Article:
Peter Schlesinger’s Hedonistic Photos of Artists in 1970s Paris

Pin It
Peter Schlesinger: France 1969 - 1979
Andy Warhol and Rex Reed in a Taxi, Monaco, 1974Photography by Peter Schlesinger

Andy Warhol and David Hockney appear in Peter Schlesinger’s new exhibition, which brings together photos he took of artists and socialites in the 1970s

When Peter Schlesinger stepped into L’hôtel de Maisons last week for the opening of Design Miami Paris, his memory of visiting the hôtel particulier 45 years ago for Paloma Picasso’s wedding immediately flashed back. “I suddenly remembered all the guests climbing up the grand escalier and myself photographing them from the bottom of the staircase,” he tells AnOther. “It was quite strange returning to the same place.”

A photograph from that matrimonial bash currently hangs on the other side of the Seine, at the artist’s new solo exhibition Peter Schlesinger: France 1969-1979 at the freshly opened Mariposa Gallery in Le Marais. The show features 11 images that the New York-based artist took during his holidays in France between 1969 and 1979, a period that coincides with his time in London, where Schlesinger moved from the US west coast in 1966 as David Hockney’s lover and muse.

Surrounded by Europe’s bohemian elite, the then 18-year-old Schlesinger found himself immersed in a world of style and influence. The creative rush soon led him to reach for his camera; immortalising the fleeting moments of monumental figures, the resulting photographs embody an anarchic hedonism and breezy ease. Andy Warhol reads the daily paper in the backseat of a car in Monaco; Robert Mapplethorpe casually leaves a camera shop in Saint-Germain; David Hockney sits in a bubble-filled tub in Vichy; Ossie Clark lights a cigarette solo at a bistro; or Eric Boman and Grace Coddington take a stroll in Rue de Rivoli.

Below, Peter Schlesinger – whose oeuvre in photography has been subject to two volumes, A Checkered Past (2003) and Peter Schlesinger: A Photographic Memory 1968–1989 (2015) – shares his memories of the time period.

“Paris has changed, like many metropolises, since those days – the city is just so much more busy. We tried to see some shows and museums this week but you can’t just go in anywhere unless you book or stand in line. Before, you could just walk into Sainte-Chapelle or any museum. I was very nervous when I was here at age 18: everything was fresh and new. There wasn’t this much imagery running around, so everything felt more adventurous. Everything was a discovery in a way because there wasn’t really mass tourism, either. People weren’t taking photographs everywhere you go.

“In the moment, you just take things happening to you for granted. Paloma [Picasso], for example, was a close friend, but I didn’t know Karl [Lagerfeld] really. When I went there for the first time, he had an apartment on the hotel’s ground floor but when I went back for the wedding, he also had an apartment upstairs above the grand staircase. I had known Andy [Warhol] a little bit, and he wasn’t really a world-famous person at the time. Then, no one minded having their picture taken because they didn’t have to worry about those pictures being published anywhere.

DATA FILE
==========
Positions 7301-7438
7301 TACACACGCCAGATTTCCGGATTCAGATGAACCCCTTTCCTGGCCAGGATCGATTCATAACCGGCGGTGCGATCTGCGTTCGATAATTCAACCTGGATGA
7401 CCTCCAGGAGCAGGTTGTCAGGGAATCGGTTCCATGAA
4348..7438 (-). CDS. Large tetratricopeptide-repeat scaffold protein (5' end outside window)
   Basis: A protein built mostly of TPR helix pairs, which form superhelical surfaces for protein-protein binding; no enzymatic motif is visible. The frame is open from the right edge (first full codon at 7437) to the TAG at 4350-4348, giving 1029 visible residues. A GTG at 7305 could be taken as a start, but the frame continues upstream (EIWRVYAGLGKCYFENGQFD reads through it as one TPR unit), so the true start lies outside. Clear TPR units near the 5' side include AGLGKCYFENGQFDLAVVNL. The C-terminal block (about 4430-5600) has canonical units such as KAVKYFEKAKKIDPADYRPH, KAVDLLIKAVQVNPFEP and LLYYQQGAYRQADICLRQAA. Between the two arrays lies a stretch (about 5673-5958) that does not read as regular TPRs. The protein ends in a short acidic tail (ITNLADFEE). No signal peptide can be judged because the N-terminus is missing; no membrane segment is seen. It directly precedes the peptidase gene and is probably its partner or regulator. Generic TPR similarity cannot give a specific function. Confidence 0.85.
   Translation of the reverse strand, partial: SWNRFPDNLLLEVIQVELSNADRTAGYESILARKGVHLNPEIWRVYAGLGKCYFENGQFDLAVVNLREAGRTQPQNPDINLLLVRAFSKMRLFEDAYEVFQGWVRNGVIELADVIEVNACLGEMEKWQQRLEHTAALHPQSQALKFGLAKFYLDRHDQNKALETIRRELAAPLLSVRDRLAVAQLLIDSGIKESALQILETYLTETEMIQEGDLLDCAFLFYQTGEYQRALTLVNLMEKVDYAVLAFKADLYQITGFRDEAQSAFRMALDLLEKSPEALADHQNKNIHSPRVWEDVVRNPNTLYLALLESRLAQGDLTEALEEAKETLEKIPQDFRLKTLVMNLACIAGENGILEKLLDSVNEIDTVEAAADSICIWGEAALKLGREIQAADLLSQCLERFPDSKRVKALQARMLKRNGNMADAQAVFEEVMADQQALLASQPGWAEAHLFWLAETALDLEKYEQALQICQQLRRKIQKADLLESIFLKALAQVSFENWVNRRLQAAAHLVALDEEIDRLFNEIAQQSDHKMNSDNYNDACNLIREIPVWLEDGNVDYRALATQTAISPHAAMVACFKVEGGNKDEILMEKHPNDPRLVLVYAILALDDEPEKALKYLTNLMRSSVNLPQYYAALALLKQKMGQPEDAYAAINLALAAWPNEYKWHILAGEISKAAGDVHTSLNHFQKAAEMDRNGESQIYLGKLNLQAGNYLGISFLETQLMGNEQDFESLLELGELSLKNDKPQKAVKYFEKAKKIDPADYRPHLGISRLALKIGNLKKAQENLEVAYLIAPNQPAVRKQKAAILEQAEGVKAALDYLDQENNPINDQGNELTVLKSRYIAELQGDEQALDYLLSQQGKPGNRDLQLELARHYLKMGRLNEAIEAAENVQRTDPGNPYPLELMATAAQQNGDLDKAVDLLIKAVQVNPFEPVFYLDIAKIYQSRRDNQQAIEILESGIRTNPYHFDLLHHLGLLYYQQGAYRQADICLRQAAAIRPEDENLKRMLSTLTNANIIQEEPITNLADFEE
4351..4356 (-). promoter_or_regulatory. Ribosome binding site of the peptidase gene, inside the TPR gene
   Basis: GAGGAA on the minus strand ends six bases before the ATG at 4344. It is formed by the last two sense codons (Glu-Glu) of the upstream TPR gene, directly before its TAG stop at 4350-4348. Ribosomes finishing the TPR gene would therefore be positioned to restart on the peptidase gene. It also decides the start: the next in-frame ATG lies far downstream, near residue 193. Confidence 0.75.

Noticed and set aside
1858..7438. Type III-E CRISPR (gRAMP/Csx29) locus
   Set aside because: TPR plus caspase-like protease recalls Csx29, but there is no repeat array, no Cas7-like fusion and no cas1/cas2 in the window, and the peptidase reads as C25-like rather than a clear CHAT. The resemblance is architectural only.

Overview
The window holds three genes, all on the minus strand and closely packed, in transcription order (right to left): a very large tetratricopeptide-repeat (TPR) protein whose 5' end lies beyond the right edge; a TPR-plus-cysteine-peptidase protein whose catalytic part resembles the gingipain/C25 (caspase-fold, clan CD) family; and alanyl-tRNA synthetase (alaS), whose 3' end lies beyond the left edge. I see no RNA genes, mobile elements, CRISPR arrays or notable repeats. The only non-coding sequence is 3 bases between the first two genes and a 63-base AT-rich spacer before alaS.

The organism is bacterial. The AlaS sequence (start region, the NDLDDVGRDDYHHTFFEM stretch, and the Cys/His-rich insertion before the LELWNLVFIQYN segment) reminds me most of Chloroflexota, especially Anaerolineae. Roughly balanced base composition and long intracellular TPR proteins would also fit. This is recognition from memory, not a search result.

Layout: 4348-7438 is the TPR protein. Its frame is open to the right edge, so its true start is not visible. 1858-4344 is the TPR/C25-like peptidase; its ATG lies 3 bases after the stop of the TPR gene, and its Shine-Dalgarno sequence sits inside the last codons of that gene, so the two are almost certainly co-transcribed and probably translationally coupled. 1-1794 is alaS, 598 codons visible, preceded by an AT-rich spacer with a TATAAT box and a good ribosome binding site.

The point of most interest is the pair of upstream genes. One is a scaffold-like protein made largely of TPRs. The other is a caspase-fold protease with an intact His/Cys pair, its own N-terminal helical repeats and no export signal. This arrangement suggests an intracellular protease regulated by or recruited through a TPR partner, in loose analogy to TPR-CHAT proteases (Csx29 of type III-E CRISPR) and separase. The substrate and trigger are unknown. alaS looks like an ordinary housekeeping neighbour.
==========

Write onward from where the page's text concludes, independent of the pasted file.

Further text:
“My father liked photography. I did some photography classes in high school, and then my aunt who was in Japan brought me a camera back for my twentieth birthday. Some people say they see a parallel between my photography and ceramics which I don’t see as much. I can imagine they notice a similar sense of composition and attention to form. Also, some think they have a similar sense of humour. When I used to take pictures, I was thinking about the composition all the time. When you look through a hole with a camera, the lens forces you to frame a picture differently. This is not so much the case anymore with phone cameras.

“I didn’t have a lot of money then to buy films, and processing was quite expensive. I was quite economical with how many pictures I took and I got them printed at drug stores around the corner rather than a professional print shop. I had a roll with 36 pictures each time, so I had to be careful about what I photographed.

“[Robert] Mapplethorpe didn’t know me and he didn’t know I was taking his picture. With some [subjects], I was friends with them and found myself in the situations you see in the images. In most cases, you just grab a moment, whatever you can. The situations may just be very quick. If I could take one frame or two frames at most, that would be lucky. The Mapplethorpe image in the show, for example, was the only one I was able to take – there weren’t many to choose from. I however have a few different shots from La Piscine Deligny, and for the show, I chose the one I liked the best. I remember there was the main pool and an upper level where I took the picture from.“

Peter Schlesinger: France 1969 - 1979 is on show at Mariposa Gallery in Paris until 25 November 2023.